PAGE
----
The Oklahoma salamander is a small, dark, slender salamander that is generally yellowish tan to dark brown or gray. The stripe running along the back may be golden or yellowish tan to brown and is bordered by dark brown lines. Also along back, there may be a row of dark brown V-shapes corresponding to each of the 19–21 costal grooves (vertical grooves on the sides of the body). The sides and tail have small white flecks. The belly is gray but may be somewhat yellow.
Most commonly, however, this species is seen only in its gilled, aquatic larval stage or as neotenic adults (adults that retain gills). In these, the back and sides are cream or light tan and covered with extensive gray stippling, with two lines of small white spots along the sides, and a pale belly. Poorly developed dorsal and ventral fins are present on the tail.
Similar species: For the evolving relationship between this species and its closest relatives, see the Status section.
Adult length: 1¾–3¼ inches; occasionally to 4 inches.
Occurs in the central and southwestern portions of the Ozark Highlands. Overall range is limited to the eastern edge of Oklahoma, southwestern Missouri, and northern Arkansas.
Habitat and Conservation
Both larval and adult life stages are permanently aquatic, and most of Missouri's population lives in small, clear, cherty, gravel-bottom creeks, streams, and springs. When surface water is present, these salamanders live in the spaces among loose gravel or under rocks. During dry periods and presumably during the winter, these salamanders follow the water level down into the creek gravel bed; using this type of aquatic habitat allows them to remain active all year.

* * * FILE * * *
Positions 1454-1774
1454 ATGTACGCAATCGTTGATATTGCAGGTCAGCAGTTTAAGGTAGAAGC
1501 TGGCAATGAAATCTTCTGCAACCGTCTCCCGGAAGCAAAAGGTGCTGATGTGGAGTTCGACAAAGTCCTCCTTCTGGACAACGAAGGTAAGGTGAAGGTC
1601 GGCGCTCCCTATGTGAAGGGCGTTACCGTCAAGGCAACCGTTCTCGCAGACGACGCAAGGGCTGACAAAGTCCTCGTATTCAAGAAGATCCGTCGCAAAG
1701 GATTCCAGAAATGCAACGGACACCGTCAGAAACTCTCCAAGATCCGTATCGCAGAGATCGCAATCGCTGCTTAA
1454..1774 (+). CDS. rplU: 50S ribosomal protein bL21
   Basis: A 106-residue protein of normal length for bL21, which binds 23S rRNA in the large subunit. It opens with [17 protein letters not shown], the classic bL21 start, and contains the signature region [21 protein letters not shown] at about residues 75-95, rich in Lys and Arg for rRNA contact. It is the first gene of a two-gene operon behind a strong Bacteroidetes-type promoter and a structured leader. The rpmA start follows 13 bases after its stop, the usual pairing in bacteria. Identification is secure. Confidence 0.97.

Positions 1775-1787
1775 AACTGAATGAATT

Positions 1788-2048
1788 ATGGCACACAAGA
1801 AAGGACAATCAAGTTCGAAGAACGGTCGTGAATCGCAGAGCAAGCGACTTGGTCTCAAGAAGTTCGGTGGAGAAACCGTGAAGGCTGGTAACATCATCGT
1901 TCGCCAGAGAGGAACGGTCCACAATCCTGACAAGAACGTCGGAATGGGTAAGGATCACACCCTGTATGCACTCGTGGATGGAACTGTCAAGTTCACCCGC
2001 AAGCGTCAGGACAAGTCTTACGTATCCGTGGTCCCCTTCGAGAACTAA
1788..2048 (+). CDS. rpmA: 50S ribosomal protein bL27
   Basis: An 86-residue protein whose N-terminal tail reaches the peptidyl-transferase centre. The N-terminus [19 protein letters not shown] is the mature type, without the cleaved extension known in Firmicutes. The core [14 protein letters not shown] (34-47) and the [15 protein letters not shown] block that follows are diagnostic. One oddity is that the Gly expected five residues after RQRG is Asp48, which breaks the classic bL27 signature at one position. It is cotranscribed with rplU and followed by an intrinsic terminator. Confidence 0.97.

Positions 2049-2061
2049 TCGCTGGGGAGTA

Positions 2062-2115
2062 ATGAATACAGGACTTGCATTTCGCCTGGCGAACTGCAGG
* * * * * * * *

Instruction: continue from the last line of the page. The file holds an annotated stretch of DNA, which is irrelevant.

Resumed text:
Although extremely rare in Missouri, transformed individuals (adults lacking external gills) hide under rocks and logs in or near cave springs or cold, clear streams. They are especially associated with the dimly lit areas beyond cave entrances and in leafy seepage areas of the Ozark Highlands. When outside caves, these salamanders are nocturnal and may venture away from streams on rainy nights.
The Oklahoma salamander has a restricted distribution in Missouri, Oklahoma, and Arkansas, but it appears to be relatively secure in Missouri. However, its requirements for clean creeks, springs, and an abundance of clean gravel make it vulnerable to water pollution and habitat loss. Siltation (the filling of spaces between gravel stones with sediments), followed by gravel removal, are the primary threats for this species.
Small arthropods are the primary food of both adults and larvae, especially ostracods (seed shrimp), isopods (such as aquatic pillbugs), dipterans (true flies, including their aquatic, wormlike larvae), and ephemeropterans (mayflies, including their aquatic larvae).
Populations appear to be relatively secure, despite the restricted distribution. This species requires clean, silt-free creeks and springs. Siltation, gravel removal, and water pollution are its primary threats.
Taxonomically, this species has a confusing history. It's closely related to the many-ribbed salamander (Eurycea multiplicata multiplicata), a species that occurs in the Ouachitas of Arkansas and Oklahoma, and what was called the gray-bellied salamander (E. multiplicata griseogaster), which occurred in the Missouri Ozarks. At one point, the Oklahoma salamander was considered separate from both of these. Then came evidence that the gray-bellied and Oklahoma salamanders were the same species, and for a time, the tentative name for both was "gray-bellied salamander." In 2004, researchers using genetic evidence proved the two were the same and declared the species the Oklahoma salamander (E. tynerensis), which is where we stand today.